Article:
News of progress between US and Mexico sends markets higher

US stocks and oil prices rose on Thursday afternoon on reports that Mexico and the US were getting closer to a deal.

    Financial markets are closely watching to see If proposed tariffs on Mexican and Chinese good go into effect. If tariffs are imposed, the US would be in a serious trade dispute with two of its three top trading partners [Brendan McDermid/Reuters]
    Financial markets are closely watching to see If proposed tariffs on Mexican and Chinese good go into effect. If tariffs are imposed, the US would be in a serious trade dispute with two of its three top trading partners [Brendan McDermid/Reuters]

    Reports that a deal on migration between Mexico and the United States could be close pushed markets higher on Thursday.

    The two countries are holding bilateral talks in Washington in the hope of avoiding a trade war. Last week, US President Donald Trump announced his administration would levy new tariffs of five percent on Mexico beginning June 10 if the country didn't act to curb migration into the US.

    Stocks and oil prices rose on Wall Street on Thursday afternoon on reports that the two sides were getting closer to a deal.

    But US Vice President Mike Pence said discussions would continue "in the days ahead" and that Mexico had to take "decisive action" to avoid tariffs. The decision on whether to move forward with the tariffs would be up to Trump, he said.

    Mexico has offered to send up to 6,000 members of its national guard to secure its southern border with Guatemala to contain migrant flows, according to two people with knowledge of the matter. A deal could also include a provision to make it easier for the US to deport Central American asylum seekers, the Washington Post reported.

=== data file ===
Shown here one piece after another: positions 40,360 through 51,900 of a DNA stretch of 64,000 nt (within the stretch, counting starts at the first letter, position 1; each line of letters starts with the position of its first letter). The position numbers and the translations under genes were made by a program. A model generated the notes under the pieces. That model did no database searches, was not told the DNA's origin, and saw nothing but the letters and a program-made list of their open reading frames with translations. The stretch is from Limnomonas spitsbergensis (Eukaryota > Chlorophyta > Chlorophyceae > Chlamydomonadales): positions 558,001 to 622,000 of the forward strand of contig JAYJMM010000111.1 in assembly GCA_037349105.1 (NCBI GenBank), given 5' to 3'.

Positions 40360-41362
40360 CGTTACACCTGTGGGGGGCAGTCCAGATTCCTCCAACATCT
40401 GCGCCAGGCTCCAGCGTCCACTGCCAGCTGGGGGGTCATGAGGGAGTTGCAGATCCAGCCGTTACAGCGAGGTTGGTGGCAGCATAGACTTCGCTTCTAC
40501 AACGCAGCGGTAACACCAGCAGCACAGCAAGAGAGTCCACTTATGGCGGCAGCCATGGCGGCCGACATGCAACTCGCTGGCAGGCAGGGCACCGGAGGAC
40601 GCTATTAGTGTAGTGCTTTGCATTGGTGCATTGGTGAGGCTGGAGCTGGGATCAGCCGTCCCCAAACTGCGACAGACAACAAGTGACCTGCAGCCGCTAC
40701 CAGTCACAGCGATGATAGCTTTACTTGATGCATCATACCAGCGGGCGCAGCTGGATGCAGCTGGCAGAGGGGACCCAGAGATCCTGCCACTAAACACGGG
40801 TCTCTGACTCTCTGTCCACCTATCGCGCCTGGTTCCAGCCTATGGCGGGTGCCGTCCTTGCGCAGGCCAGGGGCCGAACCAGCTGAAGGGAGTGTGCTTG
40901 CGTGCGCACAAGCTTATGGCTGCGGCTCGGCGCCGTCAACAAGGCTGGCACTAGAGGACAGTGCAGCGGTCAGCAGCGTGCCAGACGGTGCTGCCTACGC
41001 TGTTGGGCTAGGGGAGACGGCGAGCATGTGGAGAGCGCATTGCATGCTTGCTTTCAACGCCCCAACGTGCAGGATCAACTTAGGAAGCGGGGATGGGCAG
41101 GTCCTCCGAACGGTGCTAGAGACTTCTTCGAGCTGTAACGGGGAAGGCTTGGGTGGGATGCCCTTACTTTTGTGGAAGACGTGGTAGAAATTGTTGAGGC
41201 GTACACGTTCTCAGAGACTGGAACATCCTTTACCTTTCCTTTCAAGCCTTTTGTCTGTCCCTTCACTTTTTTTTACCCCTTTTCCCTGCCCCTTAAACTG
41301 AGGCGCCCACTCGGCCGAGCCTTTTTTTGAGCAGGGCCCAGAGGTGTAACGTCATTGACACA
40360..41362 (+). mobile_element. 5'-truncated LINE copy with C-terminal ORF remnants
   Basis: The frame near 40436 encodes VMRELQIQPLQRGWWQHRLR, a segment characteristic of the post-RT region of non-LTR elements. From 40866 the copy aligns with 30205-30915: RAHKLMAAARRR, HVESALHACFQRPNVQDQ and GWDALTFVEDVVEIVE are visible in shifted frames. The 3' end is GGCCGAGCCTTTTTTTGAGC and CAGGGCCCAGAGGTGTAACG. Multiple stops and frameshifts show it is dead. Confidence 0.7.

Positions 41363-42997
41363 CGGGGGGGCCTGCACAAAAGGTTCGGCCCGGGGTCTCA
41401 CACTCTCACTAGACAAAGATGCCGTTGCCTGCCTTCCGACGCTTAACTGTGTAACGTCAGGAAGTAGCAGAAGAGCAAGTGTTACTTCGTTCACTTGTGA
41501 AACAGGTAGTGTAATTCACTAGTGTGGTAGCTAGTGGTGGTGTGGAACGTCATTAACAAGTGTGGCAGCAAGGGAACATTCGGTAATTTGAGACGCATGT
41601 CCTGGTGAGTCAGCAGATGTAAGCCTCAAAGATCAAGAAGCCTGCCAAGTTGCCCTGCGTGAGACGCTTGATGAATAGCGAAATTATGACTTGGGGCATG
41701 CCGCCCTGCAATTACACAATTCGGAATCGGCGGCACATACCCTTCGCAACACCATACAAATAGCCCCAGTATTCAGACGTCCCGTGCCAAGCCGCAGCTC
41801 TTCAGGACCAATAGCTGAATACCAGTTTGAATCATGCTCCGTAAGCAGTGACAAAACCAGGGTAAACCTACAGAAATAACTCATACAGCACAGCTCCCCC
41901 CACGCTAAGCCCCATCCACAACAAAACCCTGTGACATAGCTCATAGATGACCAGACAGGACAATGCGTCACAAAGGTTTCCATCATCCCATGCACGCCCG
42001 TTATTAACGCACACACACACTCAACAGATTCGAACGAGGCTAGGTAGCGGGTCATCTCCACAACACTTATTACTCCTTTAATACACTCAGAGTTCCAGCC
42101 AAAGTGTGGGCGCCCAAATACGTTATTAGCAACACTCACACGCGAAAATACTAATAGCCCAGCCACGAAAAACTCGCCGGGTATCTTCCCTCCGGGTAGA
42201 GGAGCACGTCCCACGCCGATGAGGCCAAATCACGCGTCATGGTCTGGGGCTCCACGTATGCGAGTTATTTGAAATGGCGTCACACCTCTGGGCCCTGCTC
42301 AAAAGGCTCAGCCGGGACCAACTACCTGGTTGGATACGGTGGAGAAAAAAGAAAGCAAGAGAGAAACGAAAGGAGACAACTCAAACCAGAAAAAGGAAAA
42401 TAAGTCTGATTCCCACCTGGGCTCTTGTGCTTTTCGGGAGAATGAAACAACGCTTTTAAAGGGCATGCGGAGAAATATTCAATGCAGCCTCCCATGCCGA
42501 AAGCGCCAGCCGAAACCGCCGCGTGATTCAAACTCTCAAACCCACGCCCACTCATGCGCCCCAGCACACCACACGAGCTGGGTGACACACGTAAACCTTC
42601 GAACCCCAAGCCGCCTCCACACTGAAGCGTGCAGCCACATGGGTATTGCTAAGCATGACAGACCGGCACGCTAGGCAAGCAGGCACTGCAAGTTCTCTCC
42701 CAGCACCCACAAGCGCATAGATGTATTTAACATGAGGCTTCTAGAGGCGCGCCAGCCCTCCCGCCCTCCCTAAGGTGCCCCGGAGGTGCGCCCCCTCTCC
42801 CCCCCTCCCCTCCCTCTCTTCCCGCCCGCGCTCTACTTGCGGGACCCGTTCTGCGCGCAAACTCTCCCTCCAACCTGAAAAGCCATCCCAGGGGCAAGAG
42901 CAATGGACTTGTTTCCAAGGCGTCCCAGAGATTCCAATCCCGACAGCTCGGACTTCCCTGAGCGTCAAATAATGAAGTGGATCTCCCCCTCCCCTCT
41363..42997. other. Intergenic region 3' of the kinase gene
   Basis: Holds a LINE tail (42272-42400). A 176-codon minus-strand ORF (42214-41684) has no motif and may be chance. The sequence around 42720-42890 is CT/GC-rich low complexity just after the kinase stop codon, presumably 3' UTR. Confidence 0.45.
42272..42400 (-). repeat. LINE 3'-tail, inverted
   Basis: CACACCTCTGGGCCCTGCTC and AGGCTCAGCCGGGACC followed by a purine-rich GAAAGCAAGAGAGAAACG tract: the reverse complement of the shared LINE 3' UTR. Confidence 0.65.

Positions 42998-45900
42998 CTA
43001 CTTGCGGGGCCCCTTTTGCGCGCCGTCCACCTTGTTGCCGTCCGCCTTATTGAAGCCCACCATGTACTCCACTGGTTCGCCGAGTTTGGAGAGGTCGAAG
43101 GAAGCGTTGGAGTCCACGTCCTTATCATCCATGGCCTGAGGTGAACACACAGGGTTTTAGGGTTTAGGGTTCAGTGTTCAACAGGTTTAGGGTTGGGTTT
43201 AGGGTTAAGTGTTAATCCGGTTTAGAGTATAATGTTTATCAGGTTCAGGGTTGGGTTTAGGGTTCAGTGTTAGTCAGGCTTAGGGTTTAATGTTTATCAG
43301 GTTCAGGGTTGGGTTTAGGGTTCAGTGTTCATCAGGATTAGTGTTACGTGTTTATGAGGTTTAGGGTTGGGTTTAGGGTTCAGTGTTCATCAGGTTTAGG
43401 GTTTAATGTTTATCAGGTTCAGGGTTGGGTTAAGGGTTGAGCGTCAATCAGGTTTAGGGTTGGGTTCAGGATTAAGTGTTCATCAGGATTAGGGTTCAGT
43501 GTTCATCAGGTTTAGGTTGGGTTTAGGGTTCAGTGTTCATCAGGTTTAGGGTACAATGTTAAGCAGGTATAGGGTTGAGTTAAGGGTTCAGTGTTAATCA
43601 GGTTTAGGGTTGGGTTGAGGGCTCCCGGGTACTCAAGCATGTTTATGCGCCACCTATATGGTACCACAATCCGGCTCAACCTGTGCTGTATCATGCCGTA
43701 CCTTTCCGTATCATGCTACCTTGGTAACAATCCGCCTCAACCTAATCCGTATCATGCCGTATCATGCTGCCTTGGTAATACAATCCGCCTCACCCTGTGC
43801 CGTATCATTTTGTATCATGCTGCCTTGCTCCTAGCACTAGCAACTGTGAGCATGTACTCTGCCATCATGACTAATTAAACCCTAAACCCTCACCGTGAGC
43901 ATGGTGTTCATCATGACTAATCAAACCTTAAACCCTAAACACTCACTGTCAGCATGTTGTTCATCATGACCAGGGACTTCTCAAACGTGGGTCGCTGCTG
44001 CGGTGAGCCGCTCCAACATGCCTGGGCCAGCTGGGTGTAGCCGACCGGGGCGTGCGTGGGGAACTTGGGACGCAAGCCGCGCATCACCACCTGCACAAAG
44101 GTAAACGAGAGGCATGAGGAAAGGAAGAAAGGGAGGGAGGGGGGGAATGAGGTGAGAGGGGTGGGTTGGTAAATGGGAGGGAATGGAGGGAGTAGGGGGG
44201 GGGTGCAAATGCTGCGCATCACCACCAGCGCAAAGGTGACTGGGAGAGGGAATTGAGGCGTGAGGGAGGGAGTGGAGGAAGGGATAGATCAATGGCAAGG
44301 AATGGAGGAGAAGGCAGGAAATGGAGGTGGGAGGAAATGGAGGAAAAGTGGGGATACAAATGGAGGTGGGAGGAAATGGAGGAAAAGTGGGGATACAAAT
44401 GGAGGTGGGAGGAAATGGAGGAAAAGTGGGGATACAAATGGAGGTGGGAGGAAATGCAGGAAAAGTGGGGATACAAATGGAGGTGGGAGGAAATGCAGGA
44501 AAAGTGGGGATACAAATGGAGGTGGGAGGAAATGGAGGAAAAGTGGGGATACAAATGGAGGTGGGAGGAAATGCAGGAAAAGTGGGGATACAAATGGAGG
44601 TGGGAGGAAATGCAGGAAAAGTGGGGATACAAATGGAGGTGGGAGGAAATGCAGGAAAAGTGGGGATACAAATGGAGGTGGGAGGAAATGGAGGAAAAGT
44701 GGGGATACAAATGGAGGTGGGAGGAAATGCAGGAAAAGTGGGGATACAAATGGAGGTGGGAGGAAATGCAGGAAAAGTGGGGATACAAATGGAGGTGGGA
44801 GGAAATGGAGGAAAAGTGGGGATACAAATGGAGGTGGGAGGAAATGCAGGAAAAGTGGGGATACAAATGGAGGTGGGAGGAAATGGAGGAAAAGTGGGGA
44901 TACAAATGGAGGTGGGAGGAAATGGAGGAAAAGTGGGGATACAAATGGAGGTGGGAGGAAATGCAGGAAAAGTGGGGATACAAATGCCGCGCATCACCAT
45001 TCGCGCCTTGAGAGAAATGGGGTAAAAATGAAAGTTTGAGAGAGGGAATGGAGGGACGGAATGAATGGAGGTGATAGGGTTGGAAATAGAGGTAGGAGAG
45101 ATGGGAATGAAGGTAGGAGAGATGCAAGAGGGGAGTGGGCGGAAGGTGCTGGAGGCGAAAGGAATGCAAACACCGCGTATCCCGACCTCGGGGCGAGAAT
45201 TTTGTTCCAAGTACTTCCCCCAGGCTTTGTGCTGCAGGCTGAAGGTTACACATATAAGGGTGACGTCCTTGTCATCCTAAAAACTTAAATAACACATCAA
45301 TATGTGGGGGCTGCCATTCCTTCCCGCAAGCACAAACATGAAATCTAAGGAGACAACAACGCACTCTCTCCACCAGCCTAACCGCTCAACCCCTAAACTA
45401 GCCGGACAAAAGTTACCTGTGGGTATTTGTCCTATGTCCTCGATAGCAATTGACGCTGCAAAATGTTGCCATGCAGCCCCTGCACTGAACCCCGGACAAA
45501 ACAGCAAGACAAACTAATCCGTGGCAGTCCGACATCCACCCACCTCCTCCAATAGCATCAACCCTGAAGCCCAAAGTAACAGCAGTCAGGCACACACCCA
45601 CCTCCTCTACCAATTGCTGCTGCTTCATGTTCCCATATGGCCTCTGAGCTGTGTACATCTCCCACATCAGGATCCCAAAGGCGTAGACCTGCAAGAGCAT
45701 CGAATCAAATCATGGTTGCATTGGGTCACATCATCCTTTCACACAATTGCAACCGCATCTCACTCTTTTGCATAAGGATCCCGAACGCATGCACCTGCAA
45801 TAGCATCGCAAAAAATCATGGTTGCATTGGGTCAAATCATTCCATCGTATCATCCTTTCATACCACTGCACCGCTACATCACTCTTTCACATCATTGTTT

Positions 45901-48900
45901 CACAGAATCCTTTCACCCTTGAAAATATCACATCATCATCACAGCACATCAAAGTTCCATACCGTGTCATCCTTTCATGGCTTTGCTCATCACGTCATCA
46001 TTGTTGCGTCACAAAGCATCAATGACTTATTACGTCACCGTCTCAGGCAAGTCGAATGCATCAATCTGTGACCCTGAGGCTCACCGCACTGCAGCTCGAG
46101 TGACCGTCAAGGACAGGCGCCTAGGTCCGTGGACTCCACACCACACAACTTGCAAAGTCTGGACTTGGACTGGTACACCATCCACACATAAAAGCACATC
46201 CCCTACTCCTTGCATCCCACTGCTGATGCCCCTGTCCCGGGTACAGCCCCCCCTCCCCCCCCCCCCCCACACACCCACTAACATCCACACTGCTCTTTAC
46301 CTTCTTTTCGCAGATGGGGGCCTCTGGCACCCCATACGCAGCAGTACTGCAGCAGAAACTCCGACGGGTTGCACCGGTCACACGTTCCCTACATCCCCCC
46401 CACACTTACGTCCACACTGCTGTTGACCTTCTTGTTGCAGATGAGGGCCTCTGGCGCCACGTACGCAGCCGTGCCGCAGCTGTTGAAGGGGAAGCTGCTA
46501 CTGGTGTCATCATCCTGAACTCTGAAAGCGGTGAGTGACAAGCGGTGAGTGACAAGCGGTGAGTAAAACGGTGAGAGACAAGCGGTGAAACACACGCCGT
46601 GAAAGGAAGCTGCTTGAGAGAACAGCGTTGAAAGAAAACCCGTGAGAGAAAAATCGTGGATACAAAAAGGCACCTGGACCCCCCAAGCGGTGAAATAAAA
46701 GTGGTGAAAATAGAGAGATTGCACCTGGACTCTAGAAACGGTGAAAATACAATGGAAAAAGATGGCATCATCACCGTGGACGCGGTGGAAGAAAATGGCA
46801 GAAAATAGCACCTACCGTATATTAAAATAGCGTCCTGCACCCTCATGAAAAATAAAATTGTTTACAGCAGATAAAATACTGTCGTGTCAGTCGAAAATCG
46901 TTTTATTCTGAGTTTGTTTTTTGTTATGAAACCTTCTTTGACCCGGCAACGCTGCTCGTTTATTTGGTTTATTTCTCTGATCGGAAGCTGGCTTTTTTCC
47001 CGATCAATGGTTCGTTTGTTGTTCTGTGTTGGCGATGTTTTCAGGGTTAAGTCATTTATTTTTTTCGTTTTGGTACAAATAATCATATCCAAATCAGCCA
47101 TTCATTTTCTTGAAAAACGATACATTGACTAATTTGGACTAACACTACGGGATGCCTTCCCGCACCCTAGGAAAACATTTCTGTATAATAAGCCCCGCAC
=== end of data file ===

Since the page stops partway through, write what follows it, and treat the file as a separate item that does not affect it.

Mexico's finance ministry said it blocked the bank accounts of 26 people for "probable links with human trafficking and illegal aid to migrant caravans."

    Bloomberg News, citing people familiar with the matter, reported that the US was considering delaying tariffs to allow for more negotiations.

    In response to the report, the White House said its position on the Monday deadline had not changed. "We are still moving forward with tariffs at this time," said spokeswoman Sarah Sanders.

    Talks are set to continue at the State Department on Thursday evening, CNBC reported. However, with Trump on a trip to Europe until Friday night, an agreement by the US side is not expected on Thursday.

    If the tariffs go ahead, the US would be in a serious trade dispute with both China and Mexico - two of its three top trading partners.

    Trump said on Thursday he would decide whether to impose tariffs on at least $300bn of Chinese goods after attending a meeting with leaders of the world's largest economies this month.

    Officials at both the US Federal Reserve and International Monetary Fund separately warned that global trade tensions and rising tariffs posed an increasing risk to decades of US expansion, as well as to the global economy.

    Mexico's economy in the crosshairs

    New tariffs on Mexico could send the country into recession. This week two major credit rating agencies downgraded the country's sovereign debt rating. Both Moody's Investor Service and Fitch Ratings cited trade tensions among other risks for lowering Mexico's ratings.

    Speaking on Thursday, Mexico's President Andres Manuel Lopez Obrador expressed some optimism saying that the US authorities had not "closed themselves off to dialogue."

    Despite this, Mexican officials have prepared a list of US goods that may face retaliatory tariffs if talks between the two countries fail.

    These tariffs would target items produced in US agricultural and industrial states. These states are considered strongholds for Trump's electoral base. China has taken similar steps, knowing that Trump will be seeking re-election in 2020.

    The head of the US House of Representatives Ways and Means Committee vowed to take steps to block the tariffs.

    "If the president does declare a national emergency and attempt to put these tariffs into place, I will introduce a resolution of disapproval to stop his overreach," Richard Neal, a Democrat and chairman of the committee, said.

    Hog farmers in the US are worried that Mexico could hit back on products such as pork if the proposed tariffs go ahead next week. Mexico bought about $1.5bn worth of US hams and other pork products in 2017, making it the sector's top export market by volume.

    "People are really scared," said Nick Giordano, vice president and counsel for global government affairs at the National Pork Producers Council. "This is generating a tremendous amount of uncertainty and potentially if this goes forward, it's going to be financial turmoil."

    SOURCE: Reuters news agency